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More than 500 tons of niobium would go into building the ILC. What's so great about niobium? Where does it come from? And is the Earth's supply going to run out?



by Monica Bobra

More than 500 tons of niobium would go into building the ILC. What's so great about niobium? Where does it come from? And is the Earth's supply going to run out?

Araxá, Brazil, sits atop the world's largest supply of niobium. As far as particle physicists are concerned, it might as well be a gold mine. The future International Linear Collider (ILC) would use over 500 tons of pure niobium to build 20,000 superconducting radio-frequency (rf) cavities, devices that accelerate electrons and their antimatter twins, positrons, along microwaves to near-light speeds.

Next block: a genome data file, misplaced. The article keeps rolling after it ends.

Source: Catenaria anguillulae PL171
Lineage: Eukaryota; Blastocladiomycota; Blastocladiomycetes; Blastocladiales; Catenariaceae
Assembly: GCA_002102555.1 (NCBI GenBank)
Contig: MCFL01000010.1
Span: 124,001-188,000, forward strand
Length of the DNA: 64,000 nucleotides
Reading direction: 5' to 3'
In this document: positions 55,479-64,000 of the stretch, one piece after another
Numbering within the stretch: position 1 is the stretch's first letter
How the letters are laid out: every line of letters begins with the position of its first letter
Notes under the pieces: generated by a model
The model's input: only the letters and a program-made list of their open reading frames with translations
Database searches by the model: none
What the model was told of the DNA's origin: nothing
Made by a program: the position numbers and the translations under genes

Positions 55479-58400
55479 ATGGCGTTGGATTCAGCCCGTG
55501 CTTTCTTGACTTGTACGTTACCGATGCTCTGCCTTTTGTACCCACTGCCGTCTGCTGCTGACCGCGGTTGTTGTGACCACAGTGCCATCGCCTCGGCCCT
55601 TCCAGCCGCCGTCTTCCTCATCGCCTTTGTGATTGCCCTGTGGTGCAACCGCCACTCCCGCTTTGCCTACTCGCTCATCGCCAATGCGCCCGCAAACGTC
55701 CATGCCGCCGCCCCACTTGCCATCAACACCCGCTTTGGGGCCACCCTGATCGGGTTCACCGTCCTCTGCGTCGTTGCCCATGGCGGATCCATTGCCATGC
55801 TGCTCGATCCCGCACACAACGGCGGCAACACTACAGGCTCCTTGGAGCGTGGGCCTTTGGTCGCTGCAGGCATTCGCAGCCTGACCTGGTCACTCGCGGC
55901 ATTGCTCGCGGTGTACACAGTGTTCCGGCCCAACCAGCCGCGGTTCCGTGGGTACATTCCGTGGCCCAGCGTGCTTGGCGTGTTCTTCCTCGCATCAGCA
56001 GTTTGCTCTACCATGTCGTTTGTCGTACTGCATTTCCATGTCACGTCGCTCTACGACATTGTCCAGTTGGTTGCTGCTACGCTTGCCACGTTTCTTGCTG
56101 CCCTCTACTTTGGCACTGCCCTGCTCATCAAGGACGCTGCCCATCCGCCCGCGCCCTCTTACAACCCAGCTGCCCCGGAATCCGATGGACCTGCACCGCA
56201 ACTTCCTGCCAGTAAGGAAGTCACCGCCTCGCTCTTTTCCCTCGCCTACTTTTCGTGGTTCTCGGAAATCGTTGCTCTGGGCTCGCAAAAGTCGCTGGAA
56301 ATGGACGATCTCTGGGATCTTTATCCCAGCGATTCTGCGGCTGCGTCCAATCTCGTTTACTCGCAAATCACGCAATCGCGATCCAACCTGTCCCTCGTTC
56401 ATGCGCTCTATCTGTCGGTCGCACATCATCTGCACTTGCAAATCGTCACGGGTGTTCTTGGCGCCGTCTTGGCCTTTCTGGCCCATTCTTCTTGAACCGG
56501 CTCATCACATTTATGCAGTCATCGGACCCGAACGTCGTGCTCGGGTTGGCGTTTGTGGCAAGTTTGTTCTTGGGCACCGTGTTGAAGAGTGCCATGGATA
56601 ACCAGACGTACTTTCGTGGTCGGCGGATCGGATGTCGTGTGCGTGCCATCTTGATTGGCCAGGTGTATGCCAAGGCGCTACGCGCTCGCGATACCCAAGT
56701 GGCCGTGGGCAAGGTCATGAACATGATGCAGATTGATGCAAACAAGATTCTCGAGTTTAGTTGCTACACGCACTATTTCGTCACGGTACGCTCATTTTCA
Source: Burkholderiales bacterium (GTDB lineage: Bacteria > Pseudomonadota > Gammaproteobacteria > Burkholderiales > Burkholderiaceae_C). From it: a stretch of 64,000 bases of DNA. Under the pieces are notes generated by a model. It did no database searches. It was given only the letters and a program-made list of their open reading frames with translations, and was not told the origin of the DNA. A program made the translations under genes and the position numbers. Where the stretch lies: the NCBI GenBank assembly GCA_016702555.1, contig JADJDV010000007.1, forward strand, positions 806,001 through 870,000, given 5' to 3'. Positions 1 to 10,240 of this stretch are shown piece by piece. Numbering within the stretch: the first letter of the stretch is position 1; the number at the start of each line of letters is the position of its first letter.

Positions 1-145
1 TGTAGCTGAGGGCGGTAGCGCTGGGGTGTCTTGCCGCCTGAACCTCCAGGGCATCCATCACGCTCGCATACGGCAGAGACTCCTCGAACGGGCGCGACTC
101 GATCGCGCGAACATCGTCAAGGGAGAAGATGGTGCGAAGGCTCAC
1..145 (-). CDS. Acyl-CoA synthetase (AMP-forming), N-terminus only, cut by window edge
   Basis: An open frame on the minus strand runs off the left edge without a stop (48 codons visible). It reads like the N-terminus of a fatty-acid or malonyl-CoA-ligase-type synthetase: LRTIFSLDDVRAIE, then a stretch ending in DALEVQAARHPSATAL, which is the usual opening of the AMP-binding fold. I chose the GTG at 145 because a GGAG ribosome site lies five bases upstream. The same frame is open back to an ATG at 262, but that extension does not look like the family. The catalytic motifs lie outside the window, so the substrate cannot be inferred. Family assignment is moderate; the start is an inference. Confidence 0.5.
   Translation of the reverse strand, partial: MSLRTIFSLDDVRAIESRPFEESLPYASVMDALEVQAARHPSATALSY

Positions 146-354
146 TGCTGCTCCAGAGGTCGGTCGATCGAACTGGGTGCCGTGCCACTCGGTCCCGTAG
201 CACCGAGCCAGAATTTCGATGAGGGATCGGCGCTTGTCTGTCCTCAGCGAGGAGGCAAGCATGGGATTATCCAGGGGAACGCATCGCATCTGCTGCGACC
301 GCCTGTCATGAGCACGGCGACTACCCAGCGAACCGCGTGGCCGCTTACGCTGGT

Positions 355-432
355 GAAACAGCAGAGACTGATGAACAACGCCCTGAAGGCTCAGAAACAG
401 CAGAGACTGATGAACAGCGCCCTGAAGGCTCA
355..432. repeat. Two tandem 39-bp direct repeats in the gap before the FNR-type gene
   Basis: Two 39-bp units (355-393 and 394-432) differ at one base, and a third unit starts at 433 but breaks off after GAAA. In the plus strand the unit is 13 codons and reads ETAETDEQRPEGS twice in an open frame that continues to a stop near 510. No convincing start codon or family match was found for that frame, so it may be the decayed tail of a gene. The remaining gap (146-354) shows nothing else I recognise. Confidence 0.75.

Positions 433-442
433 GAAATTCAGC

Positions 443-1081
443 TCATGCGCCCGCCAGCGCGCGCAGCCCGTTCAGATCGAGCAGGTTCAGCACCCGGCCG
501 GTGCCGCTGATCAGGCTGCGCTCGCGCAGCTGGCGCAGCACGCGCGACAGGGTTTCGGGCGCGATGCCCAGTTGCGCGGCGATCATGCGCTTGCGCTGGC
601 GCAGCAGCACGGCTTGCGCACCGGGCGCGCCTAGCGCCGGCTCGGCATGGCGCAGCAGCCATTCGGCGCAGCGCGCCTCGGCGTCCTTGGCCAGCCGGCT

That means metal-refining factories would have to work at full capacity for three to four years solely to create highly-refined niobium for the ILC. Currently at three hundred dollars a pound, the niobium alone would cost the ILC upwards of three hundred million dollars—though technological developments might reduce the price tag. And it's all in the name of superconductivity.


At 9.2 Kelvin, niobium acts as a superconductor— a substance with no electrical resistance. In these materials, electrons move more smoothly than skates on ice. But cooling the materials isn't easy. The process requires isolating the metal in a vacuum chamber and using liquid helium as a coolant. Because niobium superconducts at a temperature warmer than any other metal, it's the easiest to cool. That's why it's attractive.